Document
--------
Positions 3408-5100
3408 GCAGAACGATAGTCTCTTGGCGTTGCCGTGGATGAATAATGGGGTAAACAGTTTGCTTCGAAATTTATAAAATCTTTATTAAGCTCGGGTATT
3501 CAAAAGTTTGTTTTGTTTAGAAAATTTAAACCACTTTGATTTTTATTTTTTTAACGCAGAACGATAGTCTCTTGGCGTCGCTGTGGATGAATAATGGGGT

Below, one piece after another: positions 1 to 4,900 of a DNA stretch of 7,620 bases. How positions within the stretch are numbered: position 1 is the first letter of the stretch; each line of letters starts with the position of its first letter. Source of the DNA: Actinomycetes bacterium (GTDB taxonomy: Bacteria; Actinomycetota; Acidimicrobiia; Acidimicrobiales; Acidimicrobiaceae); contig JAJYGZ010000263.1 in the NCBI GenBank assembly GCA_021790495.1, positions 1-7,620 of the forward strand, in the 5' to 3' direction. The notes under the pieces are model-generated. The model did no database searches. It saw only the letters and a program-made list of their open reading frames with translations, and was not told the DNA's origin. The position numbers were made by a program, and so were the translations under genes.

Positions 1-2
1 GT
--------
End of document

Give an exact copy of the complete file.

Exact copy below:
Positions 3408-5100
3408 GCAGAACGATAGTCTCTTGGCGTTGCCGTGGATGAATAATGGGGTAAACAGTTTGCTTCGAAATTTATAAAATCTTTATTAAGCTCGGGTATT
3501 CAAAAGTTTGTTTTGTTTAGAAAATTTAAACCACTTTGATTTTTATTTTTTTAACGCAGAACGATAGTCTCTTGGCGTCGCTGTGGATGAATAATGGGGT

Below, one piece after another: positions 1 to 4,900 of a DNA stretch of 7,620 bases. How positions within the stretch are numbered: position 1 is the first letter of the stretch; each line of letters starts with the position of its first letter. Source of the DNA: Actinomycetes bacterium (GTDB taxonomy: Bacteria; Actinomycetota; Acidimicrobiia; Acidimicrobiales; Acidimicrobiaceae); contig JAJYGZ010000263.1 in the NCBI GenBank assembly GCA_021790495.1, positions 1-7,620 of the forward strand, in the 5' to 3' direction. The notes under the pieces are model-generated. The model did no database searches. It saw only the letters and a program-made list of their open reading frames with translations, and was not told the DNA's origin. The position numbers were made by a program, and so were the translations under genes.

Positions 1-2
1 GT